Pennsylvania helicopter crews practice using water buckets
One CH-47 Chinook and two UH-60 Black Hawk helicopters conduct water bucket training on May 11 at Memorial Lake State Park and Fort Indiantown Gap in coordination with safety and conservation ground personnel. The crews take water from Memorial Lake and drop in in Fort Indiantown Gap’s training corridor, providing essential training for pilots, increase capacity for future prescribed burns and wildland fire operations, and provide an opportunity for joint training among entities including the Pennsylvania National Guard, Fort Indiantown Gap fire and police, and the Pennsylvania Department of Conservation and Natural Resources Bureau of State Parks. (Photo Credit: Staff Sgt. Zane Craig) VIEW ORIGINAL

FORT INDIANTOWN GAP, Pa. – Pennsylvania National Guard helicopter crews conducted water bucket training on May 11 at Fort Indiantown Gap.

Crews in UH-60 Black Hawk and CH-47 Chinook helicopters filled their water buckets at Memorial Lake State Park and dumped them in Fort Indiantown Gap's training corridor between Blue and Second mountains.

The Black Hawks were from the Eastern Army National Guard Aviation Training Site and the Chinook was from the 28th Expeditionary Combat Aviation Brigade, both based at Fort Indiantown Gap's Muir Army Airfield.

Chief Warrant Officer 4 Alan E. Steinman, one of the pilots, said the training was very beneficial.

"The benefit of having current and qualified water bucket crews is to support the Fort Indiantown Gap Fire Department and the Forestry office in the event of a fire that requires aviation support on property under the jurisdiction of local agencies," said Steinman, who is a UH60 flight instructor. "Although it is rare, aviation assets have participated in water bucket operations for fires in the restricted area."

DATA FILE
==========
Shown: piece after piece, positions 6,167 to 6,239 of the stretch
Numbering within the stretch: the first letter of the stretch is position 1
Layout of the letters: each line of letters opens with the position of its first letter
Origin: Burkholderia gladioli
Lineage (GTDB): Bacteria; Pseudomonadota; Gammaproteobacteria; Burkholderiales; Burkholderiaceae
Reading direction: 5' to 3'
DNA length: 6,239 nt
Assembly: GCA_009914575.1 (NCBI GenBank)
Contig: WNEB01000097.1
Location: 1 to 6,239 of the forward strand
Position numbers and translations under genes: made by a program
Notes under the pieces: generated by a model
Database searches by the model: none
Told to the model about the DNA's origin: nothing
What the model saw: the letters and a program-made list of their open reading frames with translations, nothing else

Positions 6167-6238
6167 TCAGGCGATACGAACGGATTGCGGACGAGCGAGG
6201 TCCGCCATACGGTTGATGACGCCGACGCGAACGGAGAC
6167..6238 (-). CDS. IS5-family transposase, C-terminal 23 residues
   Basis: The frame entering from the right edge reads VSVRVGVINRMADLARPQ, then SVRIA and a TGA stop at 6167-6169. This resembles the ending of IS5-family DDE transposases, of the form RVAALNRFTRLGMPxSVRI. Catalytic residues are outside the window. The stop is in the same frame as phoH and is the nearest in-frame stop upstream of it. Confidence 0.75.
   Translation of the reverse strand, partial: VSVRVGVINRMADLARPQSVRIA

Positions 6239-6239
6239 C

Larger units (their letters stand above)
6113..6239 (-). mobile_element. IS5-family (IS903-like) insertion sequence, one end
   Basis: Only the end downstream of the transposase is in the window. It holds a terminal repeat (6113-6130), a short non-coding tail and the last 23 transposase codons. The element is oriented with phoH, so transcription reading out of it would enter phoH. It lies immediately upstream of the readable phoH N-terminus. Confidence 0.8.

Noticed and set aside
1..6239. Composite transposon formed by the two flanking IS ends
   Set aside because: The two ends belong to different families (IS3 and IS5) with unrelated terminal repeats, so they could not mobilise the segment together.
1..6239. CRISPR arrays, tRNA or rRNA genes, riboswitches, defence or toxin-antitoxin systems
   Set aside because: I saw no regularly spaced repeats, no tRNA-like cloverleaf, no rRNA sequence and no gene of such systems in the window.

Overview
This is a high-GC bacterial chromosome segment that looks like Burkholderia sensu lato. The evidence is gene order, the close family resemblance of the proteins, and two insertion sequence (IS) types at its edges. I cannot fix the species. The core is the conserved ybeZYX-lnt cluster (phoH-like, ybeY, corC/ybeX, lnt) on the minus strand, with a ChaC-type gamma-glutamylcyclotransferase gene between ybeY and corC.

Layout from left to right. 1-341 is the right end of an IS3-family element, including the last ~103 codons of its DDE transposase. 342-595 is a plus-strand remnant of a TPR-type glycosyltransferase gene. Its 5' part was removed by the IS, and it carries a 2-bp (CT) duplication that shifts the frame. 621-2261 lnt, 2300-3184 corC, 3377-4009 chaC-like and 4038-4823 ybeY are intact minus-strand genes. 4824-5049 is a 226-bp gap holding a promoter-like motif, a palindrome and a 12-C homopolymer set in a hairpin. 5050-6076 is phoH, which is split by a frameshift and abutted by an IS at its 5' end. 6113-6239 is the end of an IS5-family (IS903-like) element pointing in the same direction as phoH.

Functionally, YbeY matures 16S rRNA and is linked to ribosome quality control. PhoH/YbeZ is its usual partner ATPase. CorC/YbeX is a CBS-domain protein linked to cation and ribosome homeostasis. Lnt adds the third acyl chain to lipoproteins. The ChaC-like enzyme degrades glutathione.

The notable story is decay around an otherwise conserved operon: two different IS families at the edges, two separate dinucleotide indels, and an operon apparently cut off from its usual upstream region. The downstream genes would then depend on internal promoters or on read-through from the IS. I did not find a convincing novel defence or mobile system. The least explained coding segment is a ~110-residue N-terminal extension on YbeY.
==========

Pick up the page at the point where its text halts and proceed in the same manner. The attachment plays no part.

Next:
Water bucket operations are not difficult to become qualified in, Steinman said, but high-level proficiency comes with experience.

"We are not very experienced at the EAATS in fighting actual fires but conduct training regularly in the event we are needed," he said.

In addition to the aircrews, representatives from the Pennsylvania Department of Military and Veterans Affairs' Forest Management Section, the Fort Indiantown Gap fire and police departments, and the Pennsylvania Department of Conservation and Natural Resources Bureau of State Parks took part in the training.

Water bucket training traditionally has taken place a minimum of twice a year, Steinman said.

"This most recent training involving the fire department and air to ground communications at the drop site was the most involved training we have conducted up to this point and was very beneficial," he said. "Realistic scenario-based training is the best type to prepare for the real thing."

JD Lambrinos, forest program manager for the DMVA's Forest Management Section, said water bucket training is valuable for prescribed fire implementation and wildfire response.

"They can be used to strengthen control lines, put out hot spots, or be used in areas inaccessible to ground resources such as unexploded ordnance areas," he said. "Biannual training is critical to being able to use these resources efficiently and effectively should the need arise."

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